Jack England

Jack England
Helpful votes received on reviews: 92% (45 of 49)
Location: Henley-on-Thames
Birthday: 4 July
In My Own Words:
Jack England lives in Henley-on-Thames, in England, and has a keen interest in classical history; mythology and its relationship to language; and the world of Aristotelian economics and its later logical descendants.


Top Reviewer Ranking: 534,660 - Total Helpful Votes: 45 of 49
Libertarian Anarchy: Against the State (Think Now) by Gerard Casey
9 of 10 people found the following review helpful
This book, 'Libertarian Anarchy' by Professor Casey, is an excellent way of bringing together lots of different philosophical threads into a single clear focus based around the ideas of total freedom, personal secession from the state, and the totally voluntary society.

The alternative route to the same destination would normally involve tackling a combination of the Rothbardian and Hoppeian canons, both of which are superb, of course, in scope and execution, but which require much more effort on the part of the reader. And who has time for deep effort any more in this rush, rush, rush world, where surviving the economic 'solutions' of 'our leaders', since 2008, has drawn out… Read more
The Ghosts of Athens (Aelric) by Richard Blake
1 of 2 people found the following review helpful
The complex beauty of Richard Blake's writing is the fine line the author treads between classicism and barbarism. On the one hand, our hero Aelric demurs with his eyebrow at former students for using impersonal Latin verbs in a personal way, and on the other hand, he stabs crass lumpen Anglo-Saxon peasants in the eye with rusting six-inch knives for daring to deliver him a discourtesy. It's all done in the best possible taste, of course, in a cornucopia of smells, tastes, sounds, and verbal effluence which delights both the cerebrum's lobus frontalis and the brain stem's medulla oblongata, and all ambrosic points in-between. This blends in well with the world that Aelric finds himself… Read more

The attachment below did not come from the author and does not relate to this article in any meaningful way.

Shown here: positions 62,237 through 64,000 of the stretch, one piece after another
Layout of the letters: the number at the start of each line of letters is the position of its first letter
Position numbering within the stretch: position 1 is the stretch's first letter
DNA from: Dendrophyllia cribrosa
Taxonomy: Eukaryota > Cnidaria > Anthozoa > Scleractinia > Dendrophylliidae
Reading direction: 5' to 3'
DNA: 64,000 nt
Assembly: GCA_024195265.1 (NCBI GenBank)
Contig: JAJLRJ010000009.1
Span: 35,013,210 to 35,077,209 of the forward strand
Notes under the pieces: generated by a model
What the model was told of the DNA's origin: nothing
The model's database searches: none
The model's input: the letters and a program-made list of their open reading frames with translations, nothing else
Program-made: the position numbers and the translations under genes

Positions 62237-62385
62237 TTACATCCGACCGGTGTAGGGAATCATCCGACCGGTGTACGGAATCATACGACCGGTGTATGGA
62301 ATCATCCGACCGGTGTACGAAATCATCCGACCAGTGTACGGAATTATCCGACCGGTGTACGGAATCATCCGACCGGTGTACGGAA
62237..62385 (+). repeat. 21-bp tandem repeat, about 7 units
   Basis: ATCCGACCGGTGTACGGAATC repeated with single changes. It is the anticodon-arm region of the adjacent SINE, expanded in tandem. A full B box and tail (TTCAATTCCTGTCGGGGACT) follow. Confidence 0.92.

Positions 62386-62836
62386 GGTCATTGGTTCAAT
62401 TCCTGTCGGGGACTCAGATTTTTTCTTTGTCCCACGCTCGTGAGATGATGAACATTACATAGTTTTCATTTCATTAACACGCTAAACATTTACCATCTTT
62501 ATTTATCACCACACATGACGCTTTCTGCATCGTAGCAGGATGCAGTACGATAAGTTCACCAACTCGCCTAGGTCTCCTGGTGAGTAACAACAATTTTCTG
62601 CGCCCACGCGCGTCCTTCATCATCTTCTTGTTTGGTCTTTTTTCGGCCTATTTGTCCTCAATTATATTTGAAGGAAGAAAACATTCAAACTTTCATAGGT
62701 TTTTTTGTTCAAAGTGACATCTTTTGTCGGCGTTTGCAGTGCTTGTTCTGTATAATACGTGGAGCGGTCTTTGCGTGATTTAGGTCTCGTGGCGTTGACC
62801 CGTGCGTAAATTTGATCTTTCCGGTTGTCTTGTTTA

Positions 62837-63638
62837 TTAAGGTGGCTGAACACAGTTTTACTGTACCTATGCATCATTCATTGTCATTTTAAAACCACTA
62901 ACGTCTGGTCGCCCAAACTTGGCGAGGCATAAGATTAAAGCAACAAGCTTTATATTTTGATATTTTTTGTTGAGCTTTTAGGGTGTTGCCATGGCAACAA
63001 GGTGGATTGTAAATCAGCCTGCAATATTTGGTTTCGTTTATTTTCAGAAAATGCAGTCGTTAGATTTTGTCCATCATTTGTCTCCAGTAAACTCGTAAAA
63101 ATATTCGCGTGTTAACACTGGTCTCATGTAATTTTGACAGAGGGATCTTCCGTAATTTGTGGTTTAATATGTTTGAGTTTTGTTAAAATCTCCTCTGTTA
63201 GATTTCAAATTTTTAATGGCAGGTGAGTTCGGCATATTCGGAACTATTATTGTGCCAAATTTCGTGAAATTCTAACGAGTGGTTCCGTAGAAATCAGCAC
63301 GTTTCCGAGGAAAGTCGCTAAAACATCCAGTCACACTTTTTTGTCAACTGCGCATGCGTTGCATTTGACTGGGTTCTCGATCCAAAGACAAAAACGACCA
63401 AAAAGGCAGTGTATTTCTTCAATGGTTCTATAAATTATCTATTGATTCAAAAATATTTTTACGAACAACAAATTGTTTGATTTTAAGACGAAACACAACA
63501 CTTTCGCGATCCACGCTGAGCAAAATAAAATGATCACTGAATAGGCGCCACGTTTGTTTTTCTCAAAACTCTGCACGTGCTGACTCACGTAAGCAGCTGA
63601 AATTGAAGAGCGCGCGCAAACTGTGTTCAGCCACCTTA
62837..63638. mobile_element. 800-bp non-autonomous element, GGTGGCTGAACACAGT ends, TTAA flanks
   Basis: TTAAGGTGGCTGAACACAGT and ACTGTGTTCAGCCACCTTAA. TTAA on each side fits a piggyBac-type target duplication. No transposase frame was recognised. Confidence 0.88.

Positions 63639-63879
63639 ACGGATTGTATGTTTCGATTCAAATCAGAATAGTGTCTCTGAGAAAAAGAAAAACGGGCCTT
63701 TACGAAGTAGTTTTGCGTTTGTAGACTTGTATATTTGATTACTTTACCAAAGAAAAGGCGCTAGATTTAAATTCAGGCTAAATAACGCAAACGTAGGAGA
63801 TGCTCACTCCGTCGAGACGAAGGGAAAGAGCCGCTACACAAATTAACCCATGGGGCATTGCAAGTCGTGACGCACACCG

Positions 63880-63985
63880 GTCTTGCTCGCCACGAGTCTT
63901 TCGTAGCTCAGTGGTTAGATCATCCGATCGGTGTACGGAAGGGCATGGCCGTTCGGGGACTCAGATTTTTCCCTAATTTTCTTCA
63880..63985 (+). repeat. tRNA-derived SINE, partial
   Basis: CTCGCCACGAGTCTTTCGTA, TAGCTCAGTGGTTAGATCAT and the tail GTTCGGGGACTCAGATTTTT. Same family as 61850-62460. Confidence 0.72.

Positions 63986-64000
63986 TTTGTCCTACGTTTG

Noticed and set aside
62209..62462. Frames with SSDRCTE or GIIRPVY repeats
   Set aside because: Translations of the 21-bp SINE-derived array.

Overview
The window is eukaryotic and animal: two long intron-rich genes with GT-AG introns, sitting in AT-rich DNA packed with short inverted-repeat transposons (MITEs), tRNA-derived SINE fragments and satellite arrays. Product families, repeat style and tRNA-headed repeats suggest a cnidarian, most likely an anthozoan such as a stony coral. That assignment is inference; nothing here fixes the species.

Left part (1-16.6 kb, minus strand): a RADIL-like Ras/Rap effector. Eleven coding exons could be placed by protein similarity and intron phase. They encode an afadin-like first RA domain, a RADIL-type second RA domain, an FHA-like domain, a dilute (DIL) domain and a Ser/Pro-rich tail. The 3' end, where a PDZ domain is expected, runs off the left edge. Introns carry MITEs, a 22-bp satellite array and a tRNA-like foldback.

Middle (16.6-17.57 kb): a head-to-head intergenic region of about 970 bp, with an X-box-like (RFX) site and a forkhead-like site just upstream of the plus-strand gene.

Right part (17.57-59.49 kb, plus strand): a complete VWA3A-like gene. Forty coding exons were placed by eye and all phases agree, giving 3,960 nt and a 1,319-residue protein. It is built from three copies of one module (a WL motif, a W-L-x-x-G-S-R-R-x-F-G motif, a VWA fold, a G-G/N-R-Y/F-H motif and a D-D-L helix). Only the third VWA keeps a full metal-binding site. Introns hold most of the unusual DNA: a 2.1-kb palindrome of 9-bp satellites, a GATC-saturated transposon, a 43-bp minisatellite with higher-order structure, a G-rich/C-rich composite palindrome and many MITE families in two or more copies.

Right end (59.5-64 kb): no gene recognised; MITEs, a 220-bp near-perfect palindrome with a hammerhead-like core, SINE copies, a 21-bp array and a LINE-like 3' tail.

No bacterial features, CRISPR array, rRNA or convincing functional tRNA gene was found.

The Column of Phocas: A Novel of Murder and Intriq&hellip by Sean Gabb
1 of 2 people found the following review helpful
If you're a fan of Bernard Cornwell, Patrick O'Brian, or Conn Iggulden, and perhaps even Robert Graves, then you will love this tale of murder and mystery set in Ancient Rome after the sackings of the Goths.

The Column of Phocas begins in the style of Bernard Cornwell in his Saxon Stories, with an ancient narrator retelling his life as a brash young man carving a trail of blood, debauchery, lust, greed, and fantastic luck, through a dark age of religious friction and good old-fashioned power politics.

This usage of an old man telling his own tale does remove the tiniest sense of danger, as you always know the hero is definitely going to survive, but you always know… Read more

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